Fractographic Investigation of Micromechanisms of Fracture in Alumina Ceramics
Summary rept. 24 Apr 1979-24 Mar 1981
CERAMIC FINISHING CO STATE COLLEGE PA
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The variations in the fracture features along radii from fracture origins in alumina ceramics were characterized and compared at equal values of stress intensity factor. The flaws at fracture origins, flaw linking, fraction of intergranular and transgranular fracture linear features such as cleavage steps, surface roughness profiles, and crack branching were investigated for specimens fractured at various stresses and in selected environments using multiple techniques such as SEM, TEM, selected area electron channeling, and computerized surface roughness analysis. In alumina ceramics subcritical crack growth occurs mainly by wavy transgranular fracture which gives rise to the so- called reflecting spots that surround the fracture origin. The subcritical crack growth boundaries are characterized by minima in the percent intergranular fracture and scattered pullouts and projecting grains. A particularly striking example of these pullouts and projecting grains was observed in coarse grained 99 alumina. At greater radii the percentages of intergranularly fractured grains and grains with linear features increased and the surfaces had a more disturbed appearance. Effects of environment on the fracture mode were investigated in specimens from strength measurements and work of fracture tests. Present evidence indicates that the presence of water in the environment enhances transgranular fracture.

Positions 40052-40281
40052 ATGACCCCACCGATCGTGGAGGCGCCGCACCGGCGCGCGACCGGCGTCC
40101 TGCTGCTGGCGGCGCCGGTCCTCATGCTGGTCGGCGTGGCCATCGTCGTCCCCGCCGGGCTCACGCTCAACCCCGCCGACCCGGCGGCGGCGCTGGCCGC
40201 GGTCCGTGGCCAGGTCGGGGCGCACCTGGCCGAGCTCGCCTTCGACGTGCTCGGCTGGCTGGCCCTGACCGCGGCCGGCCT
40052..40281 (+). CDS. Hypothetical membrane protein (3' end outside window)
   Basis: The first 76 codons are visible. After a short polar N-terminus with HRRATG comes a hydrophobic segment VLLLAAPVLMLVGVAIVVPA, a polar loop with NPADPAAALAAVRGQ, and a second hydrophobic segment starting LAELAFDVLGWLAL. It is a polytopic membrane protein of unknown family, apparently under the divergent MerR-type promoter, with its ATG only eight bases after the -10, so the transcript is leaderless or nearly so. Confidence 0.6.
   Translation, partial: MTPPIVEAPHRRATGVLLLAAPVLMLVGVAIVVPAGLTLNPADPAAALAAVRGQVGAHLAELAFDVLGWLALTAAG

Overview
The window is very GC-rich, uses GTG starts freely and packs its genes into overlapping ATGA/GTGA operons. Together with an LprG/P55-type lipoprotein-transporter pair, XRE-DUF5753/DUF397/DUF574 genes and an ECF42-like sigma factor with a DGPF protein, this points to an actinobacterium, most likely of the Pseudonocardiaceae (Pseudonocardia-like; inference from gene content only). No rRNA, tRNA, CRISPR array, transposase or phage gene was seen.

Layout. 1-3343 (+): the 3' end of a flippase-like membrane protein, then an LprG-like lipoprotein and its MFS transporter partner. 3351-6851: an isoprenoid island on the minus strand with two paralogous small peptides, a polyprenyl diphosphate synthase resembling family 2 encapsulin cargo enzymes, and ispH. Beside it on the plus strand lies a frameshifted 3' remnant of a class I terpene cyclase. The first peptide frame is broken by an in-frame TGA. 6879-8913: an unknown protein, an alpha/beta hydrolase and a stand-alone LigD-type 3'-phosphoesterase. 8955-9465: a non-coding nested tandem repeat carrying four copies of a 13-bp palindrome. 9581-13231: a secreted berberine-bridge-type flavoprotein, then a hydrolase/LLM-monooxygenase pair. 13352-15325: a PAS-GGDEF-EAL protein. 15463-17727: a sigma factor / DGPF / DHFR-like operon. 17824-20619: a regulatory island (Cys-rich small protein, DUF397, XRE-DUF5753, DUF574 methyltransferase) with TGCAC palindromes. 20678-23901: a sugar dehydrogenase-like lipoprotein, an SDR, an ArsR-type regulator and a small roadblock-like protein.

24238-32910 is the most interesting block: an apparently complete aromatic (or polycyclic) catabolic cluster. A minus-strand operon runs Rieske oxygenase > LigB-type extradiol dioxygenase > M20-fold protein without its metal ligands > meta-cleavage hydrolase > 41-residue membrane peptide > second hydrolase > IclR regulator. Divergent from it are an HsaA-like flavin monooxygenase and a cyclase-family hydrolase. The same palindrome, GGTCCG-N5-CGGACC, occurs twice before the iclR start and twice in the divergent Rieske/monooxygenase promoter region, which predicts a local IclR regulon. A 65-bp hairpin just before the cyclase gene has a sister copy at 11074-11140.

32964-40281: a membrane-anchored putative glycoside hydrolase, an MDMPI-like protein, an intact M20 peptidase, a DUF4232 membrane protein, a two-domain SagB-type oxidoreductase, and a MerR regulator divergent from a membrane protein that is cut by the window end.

- Ceramics, Refractories and Glass
- Properties of Metals and Alloys